Dar Es Salaam part two
The two things that interest me the most are books and museums. I am comfortable with them. They are like old friends. That’s the reason why I am always glad to meet one.
The National Museum of Dar es Salaam is very well built. It throws you back to recent and less recent history, when mankind was learning to be mankind and tried to find good places in which it could settle. Life was hard. Looking at those primitive tools with which animals were killed and meat cut, the questions arises authomatically: how was this possible? But it was, or we would not be here. Thanks to them we are what we are now.
They were hunters, but not only. They were artists. The paintings they left us are enigmatic and extraordinary at the same time.
Not all of them evolved in the sense that we commonly give to this word.
Some preferred to remain linked to the land. This is the case of the Hadzabe, a tribe that lives near lake Eyasi and still runs a primitive life. It’s fascinating.
Then the rooms of the museum move to a less bucolic past: the history of slavery. Some pictures are not so easy to watch, like the ones that portray the skinny Jews in many Memorials. They help to stop and to think: the lesson must teach something or it is a useless lesson.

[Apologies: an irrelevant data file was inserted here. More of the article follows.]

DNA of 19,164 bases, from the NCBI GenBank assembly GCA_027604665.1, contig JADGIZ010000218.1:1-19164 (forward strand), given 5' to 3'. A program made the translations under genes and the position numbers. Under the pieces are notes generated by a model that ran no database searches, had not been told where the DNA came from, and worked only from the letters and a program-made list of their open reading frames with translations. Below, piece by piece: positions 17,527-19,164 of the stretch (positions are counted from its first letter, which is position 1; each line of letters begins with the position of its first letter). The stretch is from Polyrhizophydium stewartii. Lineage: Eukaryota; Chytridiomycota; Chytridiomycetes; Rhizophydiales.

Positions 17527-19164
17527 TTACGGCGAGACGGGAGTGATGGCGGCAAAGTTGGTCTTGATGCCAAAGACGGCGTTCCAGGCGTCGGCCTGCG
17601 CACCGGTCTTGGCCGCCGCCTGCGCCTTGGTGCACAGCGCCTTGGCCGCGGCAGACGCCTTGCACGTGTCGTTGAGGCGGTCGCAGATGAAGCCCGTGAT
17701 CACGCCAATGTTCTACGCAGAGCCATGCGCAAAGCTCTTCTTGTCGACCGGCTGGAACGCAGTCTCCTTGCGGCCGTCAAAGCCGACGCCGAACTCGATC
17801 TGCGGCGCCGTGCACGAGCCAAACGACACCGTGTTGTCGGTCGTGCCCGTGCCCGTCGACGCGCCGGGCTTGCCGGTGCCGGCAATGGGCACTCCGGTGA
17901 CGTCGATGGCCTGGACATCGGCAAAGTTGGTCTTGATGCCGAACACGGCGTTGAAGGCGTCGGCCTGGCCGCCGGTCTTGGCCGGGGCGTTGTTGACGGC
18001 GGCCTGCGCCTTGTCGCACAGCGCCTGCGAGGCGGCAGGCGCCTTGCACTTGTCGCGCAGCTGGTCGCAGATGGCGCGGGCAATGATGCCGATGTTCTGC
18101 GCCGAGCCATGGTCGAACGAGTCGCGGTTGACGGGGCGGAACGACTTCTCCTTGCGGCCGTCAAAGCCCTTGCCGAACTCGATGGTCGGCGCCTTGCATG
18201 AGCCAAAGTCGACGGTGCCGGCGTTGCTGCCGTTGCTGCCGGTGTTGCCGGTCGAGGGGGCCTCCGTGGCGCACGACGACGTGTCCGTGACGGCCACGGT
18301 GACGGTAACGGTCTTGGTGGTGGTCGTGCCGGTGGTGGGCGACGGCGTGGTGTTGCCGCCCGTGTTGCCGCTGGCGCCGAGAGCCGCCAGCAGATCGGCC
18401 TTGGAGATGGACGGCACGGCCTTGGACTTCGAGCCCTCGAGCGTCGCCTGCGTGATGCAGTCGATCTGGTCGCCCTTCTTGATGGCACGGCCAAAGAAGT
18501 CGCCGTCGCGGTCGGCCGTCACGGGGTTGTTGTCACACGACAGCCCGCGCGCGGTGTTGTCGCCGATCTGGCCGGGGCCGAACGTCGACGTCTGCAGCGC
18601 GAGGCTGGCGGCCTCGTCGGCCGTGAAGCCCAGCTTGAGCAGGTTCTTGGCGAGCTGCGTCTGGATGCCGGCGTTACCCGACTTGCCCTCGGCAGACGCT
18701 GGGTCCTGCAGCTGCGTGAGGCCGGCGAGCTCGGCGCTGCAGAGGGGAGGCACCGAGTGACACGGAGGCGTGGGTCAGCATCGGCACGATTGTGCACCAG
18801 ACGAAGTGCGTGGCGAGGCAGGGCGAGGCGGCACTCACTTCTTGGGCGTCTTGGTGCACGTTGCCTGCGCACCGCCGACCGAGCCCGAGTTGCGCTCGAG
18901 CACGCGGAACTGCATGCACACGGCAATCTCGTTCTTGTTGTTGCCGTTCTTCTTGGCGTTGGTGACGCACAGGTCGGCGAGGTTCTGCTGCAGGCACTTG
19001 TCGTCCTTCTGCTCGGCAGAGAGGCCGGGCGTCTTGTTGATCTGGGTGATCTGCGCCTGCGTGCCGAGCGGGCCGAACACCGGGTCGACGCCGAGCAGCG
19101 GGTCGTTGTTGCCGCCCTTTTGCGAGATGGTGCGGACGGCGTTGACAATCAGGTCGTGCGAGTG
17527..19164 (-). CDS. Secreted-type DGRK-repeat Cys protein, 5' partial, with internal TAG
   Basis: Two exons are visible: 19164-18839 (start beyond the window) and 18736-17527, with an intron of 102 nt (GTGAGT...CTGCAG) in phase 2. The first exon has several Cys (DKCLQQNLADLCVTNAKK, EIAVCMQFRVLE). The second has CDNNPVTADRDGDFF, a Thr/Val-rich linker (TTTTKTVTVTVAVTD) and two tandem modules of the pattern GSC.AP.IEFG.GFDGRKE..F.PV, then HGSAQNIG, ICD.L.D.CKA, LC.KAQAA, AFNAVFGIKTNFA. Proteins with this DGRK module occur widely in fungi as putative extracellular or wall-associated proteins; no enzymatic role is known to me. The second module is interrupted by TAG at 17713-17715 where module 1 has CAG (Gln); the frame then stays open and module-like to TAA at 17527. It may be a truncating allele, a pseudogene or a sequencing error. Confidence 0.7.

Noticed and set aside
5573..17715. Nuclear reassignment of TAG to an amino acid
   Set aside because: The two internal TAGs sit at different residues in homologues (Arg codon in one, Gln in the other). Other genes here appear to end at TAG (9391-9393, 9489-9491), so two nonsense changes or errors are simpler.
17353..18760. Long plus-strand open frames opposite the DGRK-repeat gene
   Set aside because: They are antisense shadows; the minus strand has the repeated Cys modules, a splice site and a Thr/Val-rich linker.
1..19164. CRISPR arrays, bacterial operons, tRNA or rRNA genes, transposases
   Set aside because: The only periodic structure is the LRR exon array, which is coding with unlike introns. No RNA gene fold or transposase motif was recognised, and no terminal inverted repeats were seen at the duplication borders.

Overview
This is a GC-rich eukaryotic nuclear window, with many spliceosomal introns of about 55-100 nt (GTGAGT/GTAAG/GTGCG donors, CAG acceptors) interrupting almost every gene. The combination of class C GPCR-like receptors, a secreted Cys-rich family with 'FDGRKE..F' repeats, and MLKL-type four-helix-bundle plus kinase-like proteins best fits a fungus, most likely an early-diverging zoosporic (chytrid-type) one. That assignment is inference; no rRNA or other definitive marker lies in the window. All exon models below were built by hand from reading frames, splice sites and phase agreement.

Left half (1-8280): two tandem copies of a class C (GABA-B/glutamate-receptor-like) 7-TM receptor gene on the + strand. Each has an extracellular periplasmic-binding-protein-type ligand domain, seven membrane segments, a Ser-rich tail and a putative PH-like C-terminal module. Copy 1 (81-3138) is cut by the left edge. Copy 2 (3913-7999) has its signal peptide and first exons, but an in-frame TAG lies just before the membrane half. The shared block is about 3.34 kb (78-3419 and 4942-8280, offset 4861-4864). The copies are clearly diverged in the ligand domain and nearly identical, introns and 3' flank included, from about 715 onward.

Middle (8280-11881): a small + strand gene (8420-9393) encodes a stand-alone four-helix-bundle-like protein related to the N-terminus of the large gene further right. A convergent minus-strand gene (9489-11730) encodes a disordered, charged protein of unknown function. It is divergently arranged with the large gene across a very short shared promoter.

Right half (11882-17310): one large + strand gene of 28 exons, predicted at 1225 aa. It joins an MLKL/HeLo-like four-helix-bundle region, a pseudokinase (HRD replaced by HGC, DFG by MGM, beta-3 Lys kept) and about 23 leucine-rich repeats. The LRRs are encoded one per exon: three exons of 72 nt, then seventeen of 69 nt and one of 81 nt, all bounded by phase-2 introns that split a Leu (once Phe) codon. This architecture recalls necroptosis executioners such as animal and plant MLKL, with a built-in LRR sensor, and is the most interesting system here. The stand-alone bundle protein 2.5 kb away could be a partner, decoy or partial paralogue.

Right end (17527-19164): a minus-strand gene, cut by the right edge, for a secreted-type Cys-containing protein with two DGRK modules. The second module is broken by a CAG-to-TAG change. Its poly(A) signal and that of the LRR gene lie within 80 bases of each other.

The section dedicated to the 20th Century goes through the path of Tanzanian independence, President Nyerere and the birth of a new nation, the one we find today.
Our visit to Dar has ended, but we will come back, I am sure!
We move towards Bagamoyo. Another dive into the past.
We arrive dead tired, but the hotel cheers us up. It’s very beautiful. We have a whole apartment. The complex is very well organized with restaurant and swimming pool. Can we ask for more?